As mentioned earlier, the battle system is one of the more unique for its time. There is an action gauge at the bottom of the screen. On it is a portrait of each unit in battle. Their portrait moves along the bar until it reaches COM (or command). At this point players can enter a command for that character. The portrait then moves along the bar until it reaches ACT, where (you guessed it) the action takes place. Basic attacks are instant, but abilities are not. When an ability or magic is used, their portrait moves slowly from COM to ACT. Each ability and magic spells have stars next to them. When they are used, the stars fill up and the more the stars an ability has the faster your character will act.
Each weapon type has its own experience point system. The higher the weapon level the more the character needs to use it to increase its level. Every 100 points earned will level up the weapon and new moves can be learned. Some moves require multiple levels in multiple weapons in order to utilize them.
The same sort of mechanic is in place for magic. Scattered throughout the world are Mana Eggs, which can be traded in so that a character can learn an element of magic: Water, Earth, Wind, or Fire. Using magic in battles also allows for experience to be gained in that element of magic. Just like with weapons, as you level up your elements you’ll learn new spells. Eventually you’ll even be able to combine various elements to create new attacks. For example, if you combine Earth and Fire you’ll form Explosion magic whereas Wind and Water creates Ice.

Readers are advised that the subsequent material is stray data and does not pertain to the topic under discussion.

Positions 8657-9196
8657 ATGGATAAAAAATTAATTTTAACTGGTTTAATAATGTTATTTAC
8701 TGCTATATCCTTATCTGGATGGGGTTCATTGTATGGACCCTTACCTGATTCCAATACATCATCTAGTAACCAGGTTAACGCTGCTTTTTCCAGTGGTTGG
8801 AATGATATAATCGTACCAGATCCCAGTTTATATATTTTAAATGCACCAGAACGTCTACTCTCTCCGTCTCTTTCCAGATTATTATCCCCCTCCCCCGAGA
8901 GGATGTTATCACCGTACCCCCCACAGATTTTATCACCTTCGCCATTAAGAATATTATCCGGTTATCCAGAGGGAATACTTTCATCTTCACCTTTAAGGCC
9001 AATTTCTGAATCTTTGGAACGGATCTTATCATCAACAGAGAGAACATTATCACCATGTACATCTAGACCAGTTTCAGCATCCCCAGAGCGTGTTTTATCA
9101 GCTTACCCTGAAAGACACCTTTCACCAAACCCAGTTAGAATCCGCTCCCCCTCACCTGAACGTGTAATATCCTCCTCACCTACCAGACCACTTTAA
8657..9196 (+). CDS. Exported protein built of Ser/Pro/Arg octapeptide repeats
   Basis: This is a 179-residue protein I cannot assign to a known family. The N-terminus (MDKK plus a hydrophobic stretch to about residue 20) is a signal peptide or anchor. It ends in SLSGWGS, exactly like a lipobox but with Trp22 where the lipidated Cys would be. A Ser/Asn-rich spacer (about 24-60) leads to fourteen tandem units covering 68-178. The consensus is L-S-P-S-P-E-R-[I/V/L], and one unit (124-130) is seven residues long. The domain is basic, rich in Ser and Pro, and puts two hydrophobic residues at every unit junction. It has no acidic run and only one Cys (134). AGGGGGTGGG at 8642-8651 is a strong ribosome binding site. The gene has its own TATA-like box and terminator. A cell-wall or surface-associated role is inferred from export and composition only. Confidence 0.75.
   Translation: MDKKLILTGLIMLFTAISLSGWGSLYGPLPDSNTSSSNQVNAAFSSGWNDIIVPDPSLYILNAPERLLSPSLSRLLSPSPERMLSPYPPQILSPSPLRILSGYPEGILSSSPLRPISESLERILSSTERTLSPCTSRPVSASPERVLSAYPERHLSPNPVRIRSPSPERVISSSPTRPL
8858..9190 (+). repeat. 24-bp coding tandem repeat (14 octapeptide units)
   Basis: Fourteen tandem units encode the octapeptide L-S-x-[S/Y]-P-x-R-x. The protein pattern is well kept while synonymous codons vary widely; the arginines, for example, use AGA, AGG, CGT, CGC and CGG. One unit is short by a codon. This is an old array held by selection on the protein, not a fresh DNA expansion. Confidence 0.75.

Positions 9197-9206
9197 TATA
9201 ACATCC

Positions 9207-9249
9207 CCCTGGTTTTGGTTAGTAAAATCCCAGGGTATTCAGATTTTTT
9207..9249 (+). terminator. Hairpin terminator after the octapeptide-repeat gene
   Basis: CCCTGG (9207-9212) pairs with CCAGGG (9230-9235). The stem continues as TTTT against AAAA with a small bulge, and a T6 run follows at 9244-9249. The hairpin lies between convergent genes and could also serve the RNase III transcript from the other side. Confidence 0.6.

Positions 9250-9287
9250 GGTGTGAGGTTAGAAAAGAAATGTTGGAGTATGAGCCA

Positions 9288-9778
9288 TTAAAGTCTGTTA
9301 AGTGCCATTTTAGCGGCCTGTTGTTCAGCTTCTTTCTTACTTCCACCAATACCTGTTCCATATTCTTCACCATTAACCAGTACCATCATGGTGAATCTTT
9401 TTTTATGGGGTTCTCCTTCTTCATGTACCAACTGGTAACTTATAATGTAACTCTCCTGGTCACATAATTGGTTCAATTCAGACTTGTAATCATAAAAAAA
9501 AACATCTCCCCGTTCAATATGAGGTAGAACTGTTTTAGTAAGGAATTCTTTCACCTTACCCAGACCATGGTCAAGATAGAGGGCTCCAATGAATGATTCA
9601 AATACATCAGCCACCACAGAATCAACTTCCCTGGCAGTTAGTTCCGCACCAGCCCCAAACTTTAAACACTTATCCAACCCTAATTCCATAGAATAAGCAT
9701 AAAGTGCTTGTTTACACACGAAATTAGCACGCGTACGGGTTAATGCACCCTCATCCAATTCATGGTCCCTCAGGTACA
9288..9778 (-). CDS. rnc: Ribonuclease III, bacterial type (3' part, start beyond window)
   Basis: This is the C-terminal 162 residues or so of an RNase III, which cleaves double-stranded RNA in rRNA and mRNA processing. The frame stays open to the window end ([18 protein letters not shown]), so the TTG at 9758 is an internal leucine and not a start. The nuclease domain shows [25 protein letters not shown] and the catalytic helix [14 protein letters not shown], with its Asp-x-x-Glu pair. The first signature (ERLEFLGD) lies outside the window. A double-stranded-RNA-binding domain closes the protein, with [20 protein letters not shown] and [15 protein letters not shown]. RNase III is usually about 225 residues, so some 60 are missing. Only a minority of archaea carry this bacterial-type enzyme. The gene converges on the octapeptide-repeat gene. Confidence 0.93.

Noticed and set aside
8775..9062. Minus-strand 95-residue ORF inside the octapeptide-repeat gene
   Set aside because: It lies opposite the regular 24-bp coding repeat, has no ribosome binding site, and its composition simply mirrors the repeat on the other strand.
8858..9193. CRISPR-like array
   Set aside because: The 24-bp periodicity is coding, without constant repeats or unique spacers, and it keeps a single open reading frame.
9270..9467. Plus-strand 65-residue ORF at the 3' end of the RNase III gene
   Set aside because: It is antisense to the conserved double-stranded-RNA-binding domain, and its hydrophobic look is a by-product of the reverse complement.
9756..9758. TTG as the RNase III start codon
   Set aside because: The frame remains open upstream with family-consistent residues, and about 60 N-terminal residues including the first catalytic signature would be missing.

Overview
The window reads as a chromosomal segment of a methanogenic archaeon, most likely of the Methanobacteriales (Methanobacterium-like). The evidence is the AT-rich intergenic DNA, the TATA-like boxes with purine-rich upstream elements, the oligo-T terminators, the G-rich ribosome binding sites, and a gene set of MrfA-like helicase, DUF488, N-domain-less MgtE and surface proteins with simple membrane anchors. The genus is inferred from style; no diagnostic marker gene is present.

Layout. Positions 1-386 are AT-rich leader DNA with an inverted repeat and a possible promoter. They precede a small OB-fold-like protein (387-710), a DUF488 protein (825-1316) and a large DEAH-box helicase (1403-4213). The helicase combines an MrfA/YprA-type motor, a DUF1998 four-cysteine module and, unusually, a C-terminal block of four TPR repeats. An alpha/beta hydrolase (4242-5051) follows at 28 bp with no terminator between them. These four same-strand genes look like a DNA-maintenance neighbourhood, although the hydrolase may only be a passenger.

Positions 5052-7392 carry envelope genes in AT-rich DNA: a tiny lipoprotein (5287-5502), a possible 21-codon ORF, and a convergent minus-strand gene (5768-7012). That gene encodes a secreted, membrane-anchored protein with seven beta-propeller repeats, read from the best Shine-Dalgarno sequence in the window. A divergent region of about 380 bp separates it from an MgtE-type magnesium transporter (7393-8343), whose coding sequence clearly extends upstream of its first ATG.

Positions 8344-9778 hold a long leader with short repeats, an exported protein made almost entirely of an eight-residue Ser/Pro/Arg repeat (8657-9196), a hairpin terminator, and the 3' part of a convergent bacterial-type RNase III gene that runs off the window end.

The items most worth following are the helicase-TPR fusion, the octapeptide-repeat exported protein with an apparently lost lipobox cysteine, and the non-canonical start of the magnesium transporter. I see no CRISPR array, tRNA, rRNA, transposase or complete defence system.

Grandia HD Collection does a good job of updating the original game. The backgrounds and spell effects are all rendered in 3D while the characters are sprites. The opening movies look like they have been touched up as well. The textures and sprites have all been updated and look smooth. The audio is still fantastic to listen to, but several glitches reared their ugly heads. Things like skipping beats and having two songs play over each other during a boss fight became slightly annoying, but nothing game breaking. A slight visual issue is that the screen blinks black for a second as you enter a battle, which is odd and hopefully can easily be fixed. Overall, Grandia still remains one of the best JRPGs of its age and is easily enjoyed all these years later.